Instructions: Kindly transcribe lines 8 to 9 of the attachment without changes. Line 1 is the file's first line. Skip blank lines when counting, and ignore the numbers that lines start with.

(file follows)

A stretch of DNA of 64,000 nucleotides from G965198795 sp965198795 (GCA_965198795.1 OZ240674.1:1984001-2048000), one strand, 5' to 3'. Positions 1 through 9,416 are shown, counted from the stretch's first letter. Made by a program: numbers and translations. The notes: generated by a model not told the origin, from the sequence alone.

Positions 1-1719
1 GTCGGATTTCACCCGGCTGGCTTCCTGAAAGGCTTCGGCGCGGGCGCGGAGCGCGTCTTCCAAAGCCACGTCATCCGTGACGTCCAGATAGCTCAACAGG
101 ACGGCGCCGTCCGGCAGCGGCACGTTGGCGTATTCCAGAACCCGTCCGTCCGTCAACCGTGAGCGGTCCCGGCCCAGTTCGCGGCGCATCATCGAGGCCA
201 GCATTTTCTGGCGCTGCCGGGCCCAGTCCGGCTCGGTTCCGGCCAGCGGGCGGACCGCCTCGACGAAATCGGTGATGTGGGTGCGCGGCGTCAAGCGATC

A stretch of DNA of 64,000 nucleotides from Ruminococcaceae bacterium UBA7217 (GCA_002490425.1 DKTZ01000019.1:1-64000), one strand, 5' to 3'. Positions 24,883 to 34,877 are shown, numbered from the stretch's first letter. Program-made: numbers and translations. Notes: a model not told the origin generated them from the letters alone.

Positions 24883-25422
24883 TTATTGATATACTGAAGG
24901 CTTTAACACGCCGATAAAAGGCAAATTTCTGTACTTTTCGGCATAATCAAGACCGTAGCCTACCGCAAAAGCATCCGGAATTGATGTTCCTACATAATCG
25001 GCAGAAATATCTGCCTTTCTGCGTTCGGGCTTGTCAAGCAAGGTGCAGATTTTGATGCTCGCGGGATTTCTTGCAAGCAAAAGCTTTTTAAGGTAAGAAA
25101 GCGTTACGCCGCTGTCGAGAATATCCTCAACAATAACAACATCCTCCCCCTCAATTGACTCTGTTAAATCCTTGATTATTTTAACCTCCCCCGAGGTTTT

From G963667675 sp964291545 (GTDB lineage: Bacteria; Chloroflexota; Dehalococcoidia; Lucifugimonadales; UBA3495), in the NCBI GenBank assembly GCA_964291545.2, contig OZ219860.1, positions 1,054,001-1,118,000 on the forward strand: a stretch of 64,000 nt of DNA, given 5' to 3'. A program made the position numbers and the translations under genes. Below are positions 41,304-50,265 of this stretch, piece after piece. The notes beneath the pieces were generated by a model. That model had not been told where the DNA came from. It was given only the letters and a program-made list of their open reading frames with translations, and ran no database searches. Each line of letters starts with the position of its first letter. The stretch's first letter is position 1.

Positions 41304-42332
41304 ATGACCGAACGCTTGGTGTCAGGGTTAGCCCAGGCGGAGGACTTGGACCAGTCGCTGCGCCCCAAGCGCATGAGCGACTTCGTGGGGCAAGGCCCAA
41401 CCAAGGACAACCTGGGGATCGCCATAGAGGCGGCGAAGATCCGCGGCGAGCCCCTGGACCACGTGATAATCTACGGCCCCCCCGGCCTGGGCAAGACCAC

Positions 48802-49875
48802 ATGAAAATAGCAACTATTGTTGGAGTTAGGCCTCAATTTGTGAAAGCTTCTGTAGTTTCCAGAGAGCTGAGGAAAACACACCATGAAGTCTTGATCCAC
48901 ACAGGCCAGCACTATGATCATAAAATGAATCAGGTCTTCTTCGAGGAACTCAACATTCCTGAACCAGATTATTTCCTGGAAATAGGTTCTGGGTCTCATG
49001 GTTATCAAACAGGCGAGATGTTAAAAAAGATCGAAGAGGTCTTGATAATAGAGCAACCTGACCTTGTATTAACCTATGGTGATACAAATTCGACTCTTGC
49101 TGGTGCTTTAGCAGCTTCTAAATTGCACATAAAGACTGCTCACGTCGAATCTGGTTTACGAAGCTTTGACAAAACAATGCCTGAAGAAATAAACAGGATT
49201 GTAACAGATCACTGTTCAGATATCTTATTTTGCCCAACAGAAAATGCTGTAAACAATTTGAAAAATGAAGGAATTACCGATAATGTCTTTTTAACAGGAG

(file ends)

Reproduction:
24883 TTATTGATATACTGAAGG
24901 CTTTAACACGCCGATAAAAGGCAAATTTCTGTACTTTTCGGCATAATCAAGACCGTAGCCTACCGCAAAAGCATCCGGAATTGATGTTCCTACATAATCG